"We don't own the physician groups; we manage them, do marketing, facility development and information systems management," says David Padgett, AOR's director of planning and budgeting. In addition, of course, AOR negotiates managed-care contracts.
Indeed, it was the difficulties inherent in negotiating managed-care contracts that led many oncologists to join AOR. "The doctors are no longer able to manage the managed-care component," Padgett says.
Slightly more than 45% of the company's income comes from managed care, with another 35% from Medicare and Medicaid. In return, specialists retain 23% of their collected revenues, turning the rest over to AOR, Padgett says.
Fueled by enthusiastic investors and eager physicians, similar single-specialty networks are popping up across the country. They are following the trail blazed by investor-owned primary- and multispecialty- management companies, such as Nashville-based PhyCor and, later, AOR.
Most specialists are in solo practice, and most single-specialty groups are small, according to the Medical Group Management Association.
Entrepreneurs are seizing opportunities to consolidate single-specialty groups, forging so-called roll-up single-specialty networks, the arrangement under which a large single-specialty group acquires other single-specialty groups across the country. At the same time, these entrepreneurs are seeking carve-out arrangements through contracts with independent practice associations.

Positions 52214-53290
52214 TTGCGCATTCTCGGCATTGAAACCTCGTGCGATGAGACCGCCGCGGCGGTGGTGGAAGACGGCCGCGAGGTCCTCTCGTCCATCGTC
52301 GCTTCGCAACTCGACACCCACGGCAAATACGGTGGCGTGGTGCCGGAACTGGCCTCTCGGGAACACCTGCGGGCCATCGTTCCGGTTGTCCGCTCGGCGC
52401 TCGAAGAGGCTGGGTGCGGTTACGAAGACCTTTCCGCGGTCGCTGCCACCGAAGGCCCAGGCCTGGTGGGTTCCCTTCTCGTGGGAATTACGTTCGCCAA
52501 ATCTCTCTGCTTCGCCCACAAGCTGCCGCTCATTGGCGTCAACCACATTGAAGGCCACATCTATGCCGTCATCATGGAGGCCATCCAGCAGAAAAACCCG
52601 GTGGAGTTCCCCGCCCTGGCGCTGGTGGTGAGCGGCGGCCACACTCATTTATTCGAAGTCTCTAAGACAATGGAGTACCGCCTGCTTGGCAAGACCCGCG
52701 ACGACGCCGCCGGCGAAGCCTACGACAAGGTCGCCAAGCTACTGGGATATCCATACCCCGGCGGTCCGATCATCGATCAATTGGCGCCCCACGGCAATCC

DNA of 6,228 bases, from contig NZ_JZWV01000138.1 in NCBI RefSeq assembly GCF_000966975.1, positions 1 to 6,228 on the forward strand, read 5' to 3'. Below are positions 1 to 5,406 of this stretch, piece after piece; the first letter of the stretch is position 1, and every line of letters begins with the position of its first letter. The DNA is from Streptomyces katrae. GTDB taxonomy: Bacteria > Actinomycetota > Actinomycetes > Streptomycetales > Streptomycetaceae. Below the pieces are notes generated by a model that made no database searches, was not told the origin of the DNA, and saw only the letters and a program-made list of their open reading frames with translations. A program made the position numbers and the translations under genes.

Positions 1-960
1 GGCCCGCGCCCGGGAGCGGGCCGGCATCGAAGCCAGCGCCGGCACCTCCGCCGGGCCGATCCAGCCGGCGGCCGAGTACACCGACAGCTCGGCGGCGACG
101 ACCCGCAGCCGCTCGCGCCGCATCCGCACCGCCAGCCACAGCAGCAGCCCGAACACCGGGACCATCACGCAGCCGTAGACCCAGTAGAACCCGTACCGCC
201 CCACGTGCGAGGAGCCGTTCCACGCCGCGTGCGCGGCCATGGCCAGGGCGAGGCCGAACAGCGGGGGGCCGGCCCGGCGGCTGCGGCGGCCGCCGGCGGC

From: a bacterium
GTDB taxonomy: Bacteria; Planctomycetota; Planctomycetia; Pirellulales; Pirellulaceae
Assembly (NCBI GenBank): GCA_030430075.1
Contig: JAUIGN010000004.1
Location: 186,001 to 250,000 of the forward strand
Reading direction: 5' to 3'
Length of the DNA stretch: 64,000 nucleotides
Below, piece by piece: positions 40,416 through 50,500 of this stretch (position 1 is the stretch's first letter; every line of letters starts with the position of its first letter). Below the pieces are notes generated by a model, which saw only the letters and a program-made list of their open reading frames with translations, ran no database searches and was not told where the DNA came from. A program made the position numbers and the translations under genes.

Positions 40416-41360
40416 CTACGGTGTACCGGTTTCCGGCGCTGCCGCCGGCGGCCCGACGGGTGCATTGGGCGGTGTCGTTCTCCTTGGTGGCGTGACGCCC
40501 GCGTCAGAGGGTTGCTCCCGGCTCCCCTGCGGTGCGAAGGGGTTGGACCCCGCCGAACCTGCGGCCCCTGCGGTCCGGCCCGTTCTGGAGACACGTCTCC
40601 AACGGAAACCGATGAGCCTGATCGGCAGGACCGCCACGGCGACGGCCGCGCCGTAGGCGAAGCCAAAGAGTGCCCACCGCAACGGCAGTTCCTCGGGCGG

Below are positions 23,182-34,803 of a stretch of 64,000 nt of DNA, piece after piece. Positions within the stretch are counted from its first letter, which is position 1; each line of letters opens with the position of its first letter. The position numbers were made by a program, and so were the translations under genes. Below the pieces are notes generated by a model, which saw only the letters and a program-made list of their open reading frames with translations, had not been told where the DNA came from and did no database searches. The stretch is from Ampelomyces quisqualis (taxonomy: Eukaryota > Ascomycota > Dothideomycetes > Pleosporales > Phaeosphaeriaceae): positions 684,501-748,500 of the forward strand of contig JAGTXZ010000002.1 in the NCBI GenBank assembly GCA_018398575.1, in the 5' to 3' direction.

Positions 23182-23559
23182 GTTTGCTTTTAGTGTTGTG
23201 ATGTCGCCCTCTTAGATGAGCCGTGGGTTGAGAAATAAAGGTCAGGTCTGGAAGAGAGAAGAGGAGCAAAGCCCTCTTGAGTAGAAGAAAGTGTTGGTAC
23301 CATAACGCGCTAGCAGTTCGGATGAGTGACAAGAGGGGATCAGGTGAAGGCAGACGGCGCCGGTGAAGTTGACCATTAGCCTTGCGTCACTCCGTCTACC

No one keeps statistics on the number of roll-ups, but AOR and Physician Reliance Network of Dallas are recent examples of the trend.
There is plenty of room for single-specialty groups to consolidate, statistics
According to the Medical Group Management Association, some 70% of all medical groups are single specialty, and 85% have six or fewer physicians.
Such consolidation can bring economic rewards. Large single-specialty groups and single-specialty networks have the capacity to use economies of scale. With better ability to predict outcomes of treatment-which is critical for assuming risk under capitation--they wield a big advantage when it comes to managed care, says David Gans, survey director for the Medical Group Management Association.
In addition, they can amass an array of subspecialties absent in a multispecialty group. For many large single-specialty groups, forming single-specialty networks is a logical next step.
However, joining a single-specialty network doesn't necessarily ensure success. That's because forming a national network doesn't necessarily mean picking up new business, DeMarco cautions. While it looks impressive on paper, it can just mean "piling together business that is already there," he says.
Many organizations feel that having centralized management will provide economies of scale, but they don't extend their efforts to really managing care, he says.
"A lot of organizations talk a big story. But they haven't got a clue," DeMarco says.